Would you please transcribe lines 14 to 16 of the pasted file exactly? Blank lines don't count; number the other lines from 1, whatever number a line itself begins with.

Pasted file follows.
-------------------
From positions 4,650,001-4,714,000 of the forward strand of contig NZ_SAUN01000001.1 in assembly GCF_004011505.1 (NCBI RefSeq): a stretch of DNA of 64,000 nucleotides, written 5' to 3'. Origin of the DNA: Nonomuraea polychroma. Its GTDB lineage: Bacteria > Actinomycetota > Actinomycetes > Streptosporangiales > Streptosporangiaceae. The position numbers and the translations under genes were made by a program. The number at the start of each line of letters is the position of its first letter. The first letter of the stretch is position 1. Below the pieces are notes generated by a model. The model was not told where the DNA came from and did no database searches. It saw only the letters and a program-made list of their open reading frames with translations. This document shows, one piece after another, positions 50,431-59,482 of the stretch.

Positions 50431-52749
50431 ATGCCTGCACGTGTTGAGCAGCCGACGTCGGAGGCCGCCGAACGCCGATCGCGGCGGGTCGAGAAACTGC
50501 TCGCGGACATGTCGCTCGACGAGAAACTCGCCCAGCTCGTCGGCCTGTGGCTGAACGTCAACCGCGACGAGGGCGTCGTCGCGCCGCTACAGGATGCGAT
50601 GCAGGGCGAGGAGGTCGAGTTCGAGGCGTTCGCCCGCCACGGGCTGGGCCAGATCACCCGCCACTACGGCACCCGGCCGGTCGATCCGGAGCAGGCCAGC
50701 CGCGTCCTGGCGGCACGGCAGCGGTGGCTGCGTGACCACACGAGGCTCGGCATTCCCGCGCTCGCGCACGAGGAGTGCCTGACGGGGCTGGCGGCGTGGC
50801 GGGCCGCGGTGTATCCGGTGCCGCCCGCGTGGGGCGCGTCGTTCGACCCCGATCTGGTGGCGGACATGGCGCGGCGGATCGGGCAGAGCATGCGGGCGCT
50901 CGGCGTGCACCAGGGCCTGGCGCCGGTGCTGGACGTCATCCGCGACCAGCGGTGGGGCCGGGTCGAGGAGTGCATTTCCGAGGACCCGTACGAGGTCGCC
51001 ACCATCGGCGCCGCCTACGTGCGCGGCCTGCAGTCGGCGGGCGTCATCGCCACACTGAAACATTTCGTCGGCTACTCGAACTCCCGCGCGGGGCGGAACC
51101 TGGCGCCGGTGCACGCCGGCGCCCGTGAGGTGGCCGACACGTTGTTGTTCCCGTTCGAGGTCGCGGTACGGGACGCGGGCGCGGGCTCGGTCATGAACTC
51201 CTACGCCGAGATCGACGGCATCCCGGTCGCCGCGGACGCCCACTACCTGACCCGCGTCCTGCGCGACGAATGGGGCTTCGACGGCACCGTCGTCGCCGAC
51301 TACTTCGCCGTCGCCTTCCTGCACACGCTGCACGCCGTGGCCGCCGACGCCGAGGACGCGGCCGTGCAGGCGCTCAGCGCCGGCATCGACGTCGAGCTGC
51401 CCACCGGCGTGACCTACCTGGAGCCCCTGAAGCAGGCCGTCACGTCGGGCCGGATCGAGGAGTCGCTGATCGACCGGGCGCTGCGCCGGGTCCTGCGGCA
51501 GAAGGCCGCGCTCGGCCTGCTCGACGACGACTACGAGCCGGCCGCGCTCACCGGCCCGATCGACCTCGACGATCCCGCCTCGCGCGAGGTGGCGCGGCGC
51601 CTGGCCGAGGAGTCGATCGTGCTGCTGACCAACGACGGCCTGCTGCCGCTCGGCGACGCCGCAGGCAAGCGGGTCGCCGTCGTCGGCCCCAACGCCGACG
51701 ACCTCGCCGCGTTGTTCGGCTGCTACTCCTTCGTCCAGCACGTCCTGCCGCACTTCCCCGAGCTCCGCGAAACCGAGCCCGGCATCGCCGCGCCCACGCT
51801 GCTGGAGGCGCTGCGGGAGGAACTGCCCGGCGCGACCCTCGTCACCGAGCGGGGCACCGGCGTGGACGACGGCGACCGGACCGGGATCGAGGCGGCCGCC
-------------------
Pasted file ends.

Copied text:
51501 GAAGGCCGCGCTCGGCCTGCTCGACGACGACTACGAGCCGGCCGCGCTCACCGGCCCGATCGACCTCGACGATCCCGCCTCGCGCGAGGTGGCGCGGCGC
51601 CTGGCCGAGGAGTCGATCGTGCTGCTGACCAACGACGGCCTGCTGCCGCTCGGCGACGCCGCAGGCAAGCGGGTCGCCGTCGTCGGCCCCAACGCCGACG
51701 ACCTCGCCGCGTTGTTCGGCTGCTACTCCTTCGTCCAGCACGTCCTGCCGCACTTCCCCGAGCTCCGCGAAACCGAGCCCGGCATCGCCGCGCCCACGCT